Current AffairsIndia

White-collar offences are more serious than murder, dacoity: Bombay High Court

The Bombay High Court, Aurangabad Bench recently observed that white-collar offences are more serious than offences involving bodily harm, given that they involve an element of conspiracy.

The Court made the observation while dismissing pleas filed by the directors of Ganraj Ispat Private Limited for quashing criminal proceedings against them on allegations that they committed fraud under the Central Goods and Services Tax Act.

A Bench of Justices TV Nalawade and MG Sewlikar reasoned that the earlier interim order passed earlier in the matter virtually prevented the tax department from exercising their powers, including the issuing of summons which indirectly got the petitioners the relief of anticipatory bail.

The Court proceeded to underscore,

“… white collar offences are more serious than offences like murder, dacoity etc. Such offences are committed after hatching conspiracy. This circumstance needs to be kept in mind by Court as the granting of relief of anticipatory bail hampers investigation and such approach causes damage to the image of judiciary.

Through individual pleas, the directors had contended that the GST liabilities imposed upon by them by the Chief Commissioner of the Central Goods and Services Tax were on a wrong conception and without following provisions of the Code of Criminal Procedure.

Senior Advocate MD Adkar submitted that the GST liabilities of about Rs 84 lakhs had been deposited with the Directorate-General of GST Intelligence under protest, so that they can challenge such liability imposed.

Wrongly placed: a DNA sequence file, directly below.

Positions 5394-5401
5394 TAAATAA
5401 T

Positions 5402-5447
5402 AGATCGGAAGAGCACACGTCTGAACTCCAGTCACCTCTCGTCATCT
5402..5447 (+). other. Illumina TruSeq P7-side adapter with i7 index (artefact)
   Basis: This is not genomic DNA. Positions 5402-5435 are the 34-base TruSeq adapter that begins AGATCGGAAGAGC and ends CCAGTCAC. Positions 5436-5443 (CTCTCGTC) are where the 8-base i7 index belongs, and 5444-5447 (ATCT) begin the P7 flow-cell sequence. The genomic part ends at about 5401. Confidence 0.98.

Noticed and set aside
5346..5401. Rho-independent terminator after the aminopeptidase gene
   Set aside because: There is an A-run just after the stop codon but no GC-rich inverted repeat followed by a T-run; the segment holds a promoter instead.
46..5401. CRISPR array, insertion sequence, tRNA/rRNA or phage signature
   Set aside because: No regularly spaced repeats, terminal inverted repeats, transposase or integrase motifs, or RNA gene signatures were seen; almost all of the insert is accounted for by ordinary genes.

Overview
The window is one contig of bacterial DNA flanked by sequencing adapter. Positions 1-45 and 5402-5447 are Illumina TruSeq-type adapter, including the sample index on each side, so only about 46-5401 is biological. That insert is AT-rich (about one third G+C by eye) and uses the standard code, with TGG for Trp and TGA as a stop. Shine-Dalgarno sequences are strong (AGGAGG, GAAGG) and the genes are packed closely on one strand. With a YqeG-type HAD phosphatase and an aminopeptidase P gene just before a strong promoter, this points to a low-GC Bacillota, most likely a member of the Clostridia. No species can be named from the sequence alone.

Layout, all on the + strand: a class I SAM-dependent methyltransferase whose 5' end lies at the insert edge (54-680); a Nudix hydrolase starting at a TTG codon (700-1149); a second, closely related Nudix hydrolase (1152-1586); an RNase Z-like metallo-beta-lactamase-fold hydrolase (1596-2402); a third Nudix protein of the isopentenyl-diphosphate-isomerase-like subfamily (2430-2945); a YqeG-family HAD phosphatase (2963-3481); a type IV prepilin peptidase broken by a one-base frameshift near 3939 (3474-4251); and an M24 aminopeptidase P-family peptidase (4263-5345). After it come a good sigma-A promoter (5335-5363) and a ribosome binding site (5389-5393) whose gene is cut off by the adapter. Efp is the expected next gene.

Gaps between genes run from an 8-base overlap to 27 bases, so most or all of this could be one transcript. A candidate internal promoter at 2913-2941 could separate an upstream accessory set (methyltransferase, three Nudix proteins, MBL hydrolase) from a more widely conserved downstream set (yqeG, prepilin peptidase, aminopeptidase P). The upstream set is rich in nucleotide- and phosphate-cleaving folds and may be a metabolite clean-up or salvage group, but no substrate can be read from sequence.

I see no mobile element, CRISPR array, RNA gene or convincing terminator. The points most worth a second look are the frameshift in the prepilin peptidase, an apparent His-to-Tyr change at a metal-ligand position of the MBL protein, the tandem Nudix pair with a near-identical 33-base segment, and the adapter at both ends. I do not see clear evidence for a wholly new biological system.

The tax department, however, asserted that the petitions were misconceived. The Department submitted that following investigation into another company, it was revealed that fake records of false invoices for input tax credit were issued to Ganraj Ispat for an amount of over Rs. 5.5 crore for which GST of Rs. 84 lakhs was recoverable.

In turn, the Court found that:

  1. There was admission by the petitioners of having created a record of false invoices for input tax credit by deceiving the authority.
  2. Upon seizure of the records of the company, the directors voluntarily deposited the penalty amount and not under protest.

Therefore, the Court concluded that there was material to make out a prima facie case of fraud against the petitioners.

Relying upon the provisions and scheme under the CGST Act, the Court observed that in cases like the present one, both the adjudication and prosecution start simultaneously and, therefore, the special CGST Act will apply over the CrPC.

The Bench also noted that instead of moving the High Court in November 2020, immediately after the search and seizure, the petitioners chose to move the vacation court in December.

The Court further refused to accept the argument of the petitioner that its chief consultant was infected due to COVID-19 and imposed costs amounting to Rs. 25,000 per petitioner to be deposited in the Court within 4 weeks from the order date. The amount will thereafter be issued to the Respondents to cover the cost of the present litigation, the Bench added.


Via Bar & Bench
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